LONDON (REUTERS) – Britain has agreed an initial supply of 50 million doses of vaccines for new variants, Health Secretary Matt Hancock said on Monday (Feb 8), although he added that evidence showed the shots already being deployed had some effect against the mutations.
“The evidence is that the existing vaccines have some effect against new variants, particularly preventing serious illness and mortality,” Hancock told a news briefing on Monday.
He said Britain had entered into a partnership with the manufacturer CureVac to develop vaccines that could be quickly adapted as new strains were identified.
“We’ve agreed an initial supply of 50 million doses to add to the 400 million doses that are already in our vaccine portfolio,” he said.
England’s deputy chief medical officer Jonathan Van-Tam meanwhile urged people to take the Covid-19 vaccination if offered, saying that a so-called South African variant of the disease would not overtake the current virus in the next few months.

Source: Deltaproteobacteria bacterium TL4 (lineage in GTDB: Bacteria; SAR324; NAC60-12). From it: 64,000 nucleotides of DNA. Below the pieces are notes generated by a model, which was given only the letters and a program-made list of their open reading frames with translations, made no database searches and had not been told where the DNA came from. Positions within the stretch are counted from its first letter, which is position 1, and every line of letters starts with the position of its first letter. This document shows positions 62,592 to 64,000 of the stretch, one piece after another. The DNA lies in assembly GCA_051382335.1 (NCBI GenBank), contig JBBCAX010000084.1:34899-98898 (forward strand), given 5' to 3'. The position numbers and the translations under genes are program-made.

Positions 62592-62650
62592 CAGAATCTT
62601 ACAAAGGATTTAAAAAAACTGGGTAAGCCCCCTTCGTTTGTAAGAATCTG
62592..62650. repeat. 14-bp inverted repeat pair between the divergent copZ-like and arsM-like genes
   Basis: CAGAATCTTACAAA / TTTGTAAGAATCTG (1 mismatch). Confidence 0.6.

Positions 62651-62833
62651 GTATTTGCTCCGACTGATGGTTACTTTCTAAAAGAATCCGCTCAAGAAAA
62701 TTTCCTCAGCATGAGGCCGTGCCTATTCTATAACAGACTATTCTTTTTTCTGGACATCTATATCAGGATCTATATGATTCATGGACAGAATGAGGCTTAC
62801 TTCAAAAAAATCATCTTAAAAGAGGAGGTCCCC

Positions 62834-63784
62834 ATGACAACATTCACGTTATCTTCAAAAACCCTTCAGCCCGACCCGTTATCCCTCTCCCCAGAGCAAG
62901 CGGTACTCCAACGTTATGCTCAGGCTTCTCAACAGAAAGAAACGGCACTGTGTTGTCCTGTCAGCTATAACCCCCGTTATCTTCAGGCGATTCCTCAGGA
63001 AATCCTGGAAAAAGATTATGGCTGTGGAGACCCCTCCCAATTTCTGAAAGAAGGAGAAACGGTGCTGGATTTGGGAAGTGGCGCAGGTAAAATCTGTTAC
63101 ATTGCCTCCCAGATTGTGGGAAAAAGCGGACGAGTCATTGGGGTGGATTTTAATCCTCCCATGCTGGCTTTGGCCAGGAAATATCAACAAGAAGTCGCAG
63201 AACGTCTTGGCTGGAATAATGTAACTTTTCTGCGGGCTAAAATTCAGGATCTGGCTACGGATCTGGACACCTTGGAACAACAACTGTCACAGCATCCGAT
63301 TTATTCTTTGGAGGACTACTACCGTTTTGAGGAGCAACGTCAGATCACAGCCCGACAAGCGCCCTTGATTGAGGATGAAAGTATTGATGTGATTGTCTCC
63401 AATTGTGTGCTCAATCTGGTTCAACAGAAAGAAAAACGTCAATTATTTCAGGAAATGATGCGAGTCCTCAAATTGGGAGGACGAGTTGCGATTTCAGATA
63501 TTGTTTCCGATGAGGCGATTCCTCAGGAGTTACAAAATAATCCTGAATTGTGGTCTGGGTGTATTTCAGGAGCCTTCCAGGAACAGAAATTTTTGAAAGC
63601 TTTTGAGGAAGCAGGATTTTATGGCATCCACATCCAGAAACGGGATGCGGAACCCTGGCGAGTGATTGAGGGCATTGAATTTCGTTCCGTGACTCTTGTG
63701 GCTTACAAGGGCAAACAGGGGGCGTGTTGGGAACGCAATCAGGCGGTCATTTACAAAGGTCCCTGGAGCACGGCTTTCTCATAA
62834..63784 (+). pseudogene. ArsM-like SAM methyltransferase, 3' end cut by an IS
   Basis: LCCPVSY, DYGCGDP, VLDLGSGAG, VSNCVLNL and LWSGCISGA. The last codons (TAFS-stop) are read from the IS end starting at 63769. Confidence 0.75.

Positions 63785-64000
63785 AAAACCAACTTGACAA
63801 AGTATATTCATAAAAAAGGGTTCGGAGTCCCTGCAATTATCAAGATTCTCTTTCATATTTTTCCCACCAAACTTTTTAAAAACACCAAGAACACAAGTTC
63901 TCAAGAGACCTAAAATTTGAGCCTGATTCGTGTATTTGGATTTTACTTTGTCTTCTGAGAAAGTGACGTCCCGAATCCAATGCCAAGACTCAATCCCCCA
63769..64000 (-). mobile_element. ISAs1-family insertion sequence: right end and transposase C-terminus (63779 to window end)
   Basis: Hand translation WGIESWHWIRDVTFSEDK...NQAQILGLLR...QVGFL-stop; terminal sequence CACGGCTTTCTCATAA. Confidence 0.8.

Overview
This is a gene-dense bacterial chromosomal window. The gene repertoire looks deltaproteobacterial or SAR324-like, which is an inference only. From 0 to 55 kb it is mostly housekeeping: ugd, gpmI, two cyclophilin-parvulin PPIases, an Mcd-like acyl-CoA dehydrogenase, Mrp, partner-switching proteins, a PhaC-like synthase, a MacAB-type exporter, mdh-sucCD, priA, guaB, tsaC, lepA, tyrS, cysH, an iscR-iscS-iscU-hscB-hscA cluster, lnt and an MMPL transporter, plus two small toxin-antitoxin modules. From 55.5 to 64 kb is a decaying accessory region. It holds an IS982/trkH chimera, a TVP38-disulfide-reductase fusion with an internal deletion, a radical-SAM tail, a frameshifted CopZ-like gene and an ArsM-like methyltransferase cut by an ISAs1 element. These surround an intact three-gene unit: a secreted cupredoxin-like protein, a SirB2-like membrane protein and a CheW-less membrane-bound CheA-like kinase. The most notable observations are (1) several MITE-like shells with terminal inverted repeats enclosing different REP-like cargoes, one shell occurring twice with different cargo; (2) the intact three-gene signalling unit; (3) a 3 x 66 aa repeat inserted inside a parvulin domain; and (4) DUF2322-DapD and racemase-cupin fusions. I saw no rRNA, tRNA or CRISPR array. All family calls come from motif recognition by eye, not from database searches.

Britain’s government are increasingly concerned that people might decide not to get vaccinated now because they believe that new vaccinations will have to be made to tackle new variants.
“Early data on modelling … does not suggest that the South African variant has a distinct transmissibility advantage over our current virus, and because of that there is no reason to think the South African variant will catch up or overtake our current virus in the next few months,” he told a news conference on Monday.
“Please don’t delay if you’re called, take the advantage to protect yourself against the … immediate threat.”
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